Friday, 11 October 2013

Child labour keeps two million out of school

At least two million children aged five to 17 are engaged in child labour, the first Child Labour report released by the Uganda Bureau of Statistics (UBOS) reveals.

The report, unveiled recently at Statistics House in Kampala, reveals that the two million child labourers accounted for 16% of the entire children’s population of 11.5 million in Uganda.

According to the report, child labour is among the major causes of child abuse and exploitation. 

The report further faults child labour for slowing down broader national poverty reduction and development efforts. 

It also points to child labour as an obstacle to achieving universal primary education.

“Children who are forced out of school to help supplement their families’ incomes are denied the opportunity to acquire the necessary knowledge and skills to aid them get decent employment in future. 

This ties them down in a cycle of poverty,” the report reads

The report defines child labour as work that is mentally, physically, socially and morally harmful to children. 

It further includes work activities that interfere with children’s school attendance.

To that end, child labour is when children aged five to 11 years are engaged in work, while children aged from12 to 13 years work beyond 14 hours a week and when children aged between 14 and 17 years work at night or for more than 43 hours a week.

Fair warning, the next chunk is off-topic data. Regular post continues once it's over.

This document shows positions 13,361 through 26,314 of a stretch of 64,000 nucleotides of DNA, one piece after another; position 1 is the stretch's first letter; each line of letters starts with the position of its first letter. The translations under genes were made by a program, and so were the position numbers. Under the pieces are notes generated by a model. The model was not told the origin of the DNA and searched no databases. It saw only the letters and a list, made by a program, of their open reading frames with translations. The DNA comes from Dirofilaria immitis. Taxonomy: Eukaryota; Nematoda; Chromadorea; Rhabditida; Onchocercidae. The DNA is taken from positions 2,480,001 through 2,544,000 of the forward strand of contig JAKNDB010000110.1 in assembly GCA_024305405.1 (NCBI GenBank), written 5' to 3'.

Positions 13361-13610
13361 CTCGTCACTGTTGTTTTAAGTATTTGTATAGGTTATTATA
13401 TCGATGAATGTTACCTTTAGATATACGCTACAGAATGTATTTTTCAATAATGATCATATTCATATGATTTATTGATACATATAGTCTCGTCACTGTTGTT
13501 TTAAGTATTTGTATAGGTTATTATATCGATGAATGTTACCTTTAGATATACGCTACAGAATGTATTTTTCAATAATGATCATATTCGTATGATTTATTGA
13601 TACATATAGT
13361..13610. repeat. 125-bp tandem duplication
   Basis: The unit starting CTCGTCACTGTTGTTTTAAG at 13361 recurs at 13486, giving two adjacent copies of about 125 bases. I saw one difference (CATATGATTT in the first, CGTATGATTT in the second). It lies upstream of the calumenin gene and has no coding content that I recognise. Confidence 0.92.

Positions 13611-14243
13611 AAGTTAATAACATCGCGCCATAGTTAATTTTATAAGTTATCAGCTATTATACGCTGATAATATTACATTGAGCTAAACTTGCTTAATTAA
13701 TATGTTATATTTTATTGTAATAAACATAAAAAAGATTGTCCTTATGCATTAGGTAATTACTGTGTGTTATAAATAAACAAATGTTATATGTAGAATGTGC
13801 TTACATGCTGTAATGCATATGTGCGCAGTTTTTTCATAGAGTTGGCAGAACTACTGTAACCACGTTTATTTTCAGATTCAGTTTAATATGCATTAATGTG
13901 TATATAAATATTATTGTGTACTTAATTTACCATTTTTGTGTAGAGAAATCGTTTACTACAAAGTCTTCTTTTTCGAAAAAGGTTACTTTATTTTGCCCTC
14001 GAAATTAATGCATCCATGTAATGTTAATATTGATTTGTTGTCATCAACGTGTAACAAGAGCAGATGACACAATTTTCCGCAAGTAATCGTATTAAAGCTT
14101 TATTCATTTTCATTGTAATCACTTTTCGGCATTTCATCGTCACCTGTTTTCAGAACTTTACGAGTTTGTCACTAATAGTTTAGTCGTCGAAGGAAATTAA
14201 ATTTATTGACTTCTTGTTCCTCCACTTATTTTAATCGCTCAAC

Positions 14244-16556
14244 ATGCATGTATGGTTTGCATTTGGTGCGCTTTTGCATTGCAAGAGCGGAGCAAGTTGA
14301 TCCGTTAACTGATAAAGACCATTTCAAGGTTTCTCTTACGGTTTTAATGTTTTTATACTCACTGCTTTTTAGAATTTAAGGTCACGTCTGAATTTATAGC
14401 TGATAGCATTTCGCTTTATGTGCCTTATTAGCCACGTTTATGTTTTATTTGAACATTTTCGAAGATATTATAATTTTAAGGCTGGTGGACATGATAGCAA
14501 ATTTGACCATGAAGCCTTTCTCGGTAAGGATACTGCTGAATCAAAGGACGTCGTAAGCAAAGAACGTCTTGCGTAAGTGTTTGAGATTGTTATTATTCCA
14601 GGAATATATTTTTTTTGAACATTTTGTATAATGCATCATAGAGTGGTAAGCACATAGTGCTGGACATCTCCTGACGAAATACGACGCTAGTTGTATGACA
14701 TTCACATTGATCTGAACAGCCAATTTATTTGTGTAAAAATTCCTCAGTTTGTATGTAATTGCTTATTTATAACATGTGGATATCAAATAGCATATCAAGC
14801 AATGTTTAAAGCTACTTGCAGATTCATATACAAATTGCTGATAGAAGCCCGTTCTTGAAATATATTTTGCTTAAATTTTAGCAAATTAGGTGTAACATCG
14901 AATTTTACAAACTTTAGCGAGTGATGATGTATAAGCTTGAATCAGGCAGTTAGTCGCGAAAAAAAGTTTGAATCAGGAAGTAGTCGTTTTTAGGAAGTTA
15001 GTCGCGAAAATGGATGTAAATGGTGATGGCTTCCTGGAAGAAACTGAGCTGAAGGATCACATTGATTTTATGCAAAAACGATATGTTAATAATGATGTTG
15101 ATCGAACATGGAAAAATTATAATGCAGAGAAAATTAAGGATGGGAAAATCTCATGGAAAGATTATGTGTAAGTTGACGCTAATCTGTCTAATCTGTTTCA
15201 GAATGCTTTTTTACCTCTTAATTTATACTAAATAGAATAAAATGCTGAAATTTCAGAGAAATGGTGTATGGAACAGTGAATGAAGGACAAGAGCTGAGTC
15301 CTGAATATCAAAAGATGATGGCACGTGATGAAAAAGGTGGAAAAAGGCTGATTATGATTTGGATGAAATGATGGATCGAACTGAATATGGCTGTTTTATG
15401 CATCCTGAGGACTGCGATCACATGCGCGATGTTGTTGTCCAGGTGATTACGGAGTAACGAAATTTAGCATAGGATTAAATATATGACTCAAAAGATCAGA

Of the child workers, 52.5% were males while 47.5 were female. 

The report further stated that one in every four working children (26%) carried heavy loads at their respective workplaces.

While presenting the report, Wilson Nyegenye, a principal statistician, at UBOS said children in the rural areas were engaged in child labour more than their urban compatriots.

“Most of the activities that employ child labour, such as agriculture, are in the rural areas,” Nyegenye said. About 42% of children in the rural areas were in employment, compared to the 17% in urban areas. 

At least 51% of the children in the central region and 40% in the western region were in employment indicating that the two regions had the highest level of child employment.

Addressing the media on the report, Andrew Mukulu, the director, population and social statistics said: “Overall, children with both parents dead were more involved in employment than their counterparts in other orphanhood statuses.”

Most of the child labour, Mukulu noted was employed in primary sector encompassing agriculture, forestry and fishing. 

This sector accounts for 93% of the child labour in Uganda.
A young boy cleans fishing net at a landing site like Masese

Kampala city emerged as the most notorious employer of child labour with 79% of city’s child workers engaged in the services industry.

Household chores, the study noted, also formed an integral part of the daily work of a Ugandan child with 65% of children engaged household chores.

However, girls were more likely to perform household chores than boys and more children in rural areas undertook household chores (66%) than their urban peers (58%).

According to Godfrey Nabonyo, the manager communications and public relations UBOS, the report is informed by the National Labour Force and Child Activities Survey 2013, the first national survey of its kind in Uganda.